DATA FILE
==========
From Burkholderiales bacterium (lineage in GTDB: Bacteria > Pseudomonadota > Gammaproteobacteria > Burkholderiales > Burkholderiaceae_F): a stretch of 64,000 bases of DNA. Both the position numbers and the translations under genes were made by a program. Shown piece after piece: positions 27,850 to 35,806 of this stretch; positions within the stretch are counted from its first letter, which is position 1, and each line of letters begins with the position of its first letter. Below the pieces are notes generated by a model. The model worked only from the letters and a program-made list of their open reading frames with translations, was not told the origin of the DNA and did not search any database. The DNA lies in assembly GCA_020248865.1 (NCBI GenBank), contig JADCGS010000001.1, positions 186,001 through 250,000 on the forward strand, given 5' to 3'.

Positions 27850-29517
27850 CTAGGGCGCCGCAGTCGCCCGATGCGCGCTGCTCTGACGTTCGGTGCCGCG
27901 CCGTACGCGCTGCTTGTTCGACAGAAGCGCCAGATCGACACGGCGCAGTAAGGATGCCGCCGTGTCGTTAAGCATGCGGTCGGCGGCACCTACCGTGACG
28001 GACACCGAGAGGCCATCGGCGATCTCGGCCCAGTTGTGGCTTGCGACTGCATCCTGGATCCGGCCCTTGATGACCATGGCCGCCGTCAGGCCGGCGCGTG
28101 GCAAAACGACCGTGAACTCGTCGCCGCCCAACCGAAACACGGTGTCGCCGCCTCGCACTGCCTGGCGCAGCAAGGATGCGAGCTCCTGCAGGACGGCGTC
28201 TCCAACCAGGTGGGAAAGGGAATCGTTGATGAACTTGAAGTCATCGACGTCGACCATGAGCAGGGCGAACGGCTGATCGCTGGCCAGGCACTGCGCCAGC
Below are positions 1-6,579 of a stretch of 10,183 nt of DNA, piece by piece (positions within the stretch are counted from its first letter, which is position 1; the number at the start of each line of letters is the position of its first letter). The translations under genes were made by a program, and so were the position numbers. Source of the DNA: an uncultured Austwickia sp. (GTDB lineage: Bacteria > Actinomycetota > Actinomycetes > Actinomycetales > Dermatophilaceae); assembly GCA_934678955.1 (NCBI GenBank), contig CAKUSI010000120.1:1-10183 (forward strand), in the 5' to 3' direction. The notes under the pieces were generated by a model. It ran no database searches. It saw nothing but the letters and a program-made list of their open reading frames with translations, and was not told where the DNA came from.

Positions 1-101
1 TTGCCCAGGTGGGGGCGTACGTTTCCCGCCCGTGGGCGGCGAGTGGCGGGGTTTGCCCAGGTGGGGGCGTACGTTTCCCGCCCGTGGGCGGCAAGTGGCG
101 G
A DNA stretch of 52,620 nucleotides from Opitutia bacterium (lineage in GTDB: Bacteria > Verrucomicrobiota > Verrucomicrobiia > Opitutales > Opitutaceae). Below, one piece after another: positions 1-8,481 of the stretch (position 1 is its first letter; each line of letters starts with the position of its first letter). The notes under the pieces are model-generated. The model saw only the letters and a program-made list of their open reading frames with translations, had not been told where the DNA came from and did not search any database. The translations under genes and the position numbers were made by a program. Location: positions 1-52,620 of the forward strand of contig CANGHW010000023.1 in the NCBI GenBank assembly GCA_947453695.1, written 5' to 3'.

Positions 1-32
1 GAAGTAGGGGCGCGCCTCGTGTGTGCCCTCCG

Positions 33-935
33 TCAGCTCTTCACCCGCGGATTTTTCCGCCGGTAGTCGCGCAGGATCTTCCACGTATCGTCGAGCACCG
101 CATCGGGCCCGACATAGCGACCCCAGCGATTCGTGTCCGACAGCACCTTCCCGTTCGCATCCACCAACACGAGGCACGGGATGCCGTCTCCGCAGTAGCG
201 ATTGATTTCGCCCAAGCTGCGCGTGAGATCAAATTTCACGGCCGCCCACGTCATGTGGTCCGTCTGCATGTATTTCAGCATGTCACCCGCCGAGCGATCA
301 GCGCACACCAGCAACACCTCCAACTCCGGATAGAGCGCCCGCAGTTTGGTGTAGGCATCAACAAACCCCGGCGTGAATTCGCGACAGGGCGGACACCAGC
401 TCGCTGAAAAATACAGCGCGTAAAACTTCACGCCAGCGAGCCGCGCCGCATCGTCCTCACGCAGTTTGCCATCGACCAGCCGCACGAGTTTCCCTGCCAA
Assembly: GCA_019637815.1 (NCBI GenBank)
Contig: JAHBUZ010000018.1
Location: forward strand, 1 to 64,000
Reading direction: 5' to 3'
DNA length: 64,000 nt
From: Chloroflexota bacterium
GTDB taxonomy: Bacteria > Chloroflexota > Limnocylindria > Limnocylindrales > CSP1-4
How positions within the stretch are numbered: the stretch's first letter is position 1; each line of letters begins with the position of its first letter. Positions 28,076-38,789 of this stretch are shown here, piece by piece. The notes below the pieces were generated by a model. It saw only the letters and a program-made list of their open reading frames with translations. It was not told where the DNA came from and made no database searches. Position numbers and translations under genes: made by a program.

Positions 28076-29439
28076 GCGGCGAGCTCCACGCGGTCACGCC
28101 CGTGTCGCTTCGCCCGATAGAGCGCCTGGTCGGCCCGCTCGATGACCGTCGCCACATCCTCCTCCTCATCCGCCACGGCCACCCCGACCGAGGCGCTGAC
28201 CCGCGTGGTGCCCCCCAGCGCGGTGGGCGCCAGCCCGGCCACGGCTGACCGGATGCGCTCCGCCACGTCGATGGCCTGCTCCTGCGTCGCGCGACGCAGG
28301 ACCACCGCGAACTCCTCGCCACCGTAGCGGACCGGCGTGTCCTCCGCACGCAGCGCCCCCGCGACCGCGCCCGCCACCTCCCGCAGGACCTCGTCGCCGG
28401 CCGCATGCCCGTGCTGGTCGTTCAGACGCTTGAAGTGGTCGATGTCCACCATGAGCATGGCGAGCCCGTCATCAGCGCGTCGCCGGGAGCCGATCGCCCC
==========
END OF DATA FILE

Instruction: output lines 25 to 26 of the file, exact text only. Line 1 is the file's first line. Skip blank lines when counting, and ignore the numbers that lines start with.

DNA length: 64,000 nt
From: Chloroflexota bacterium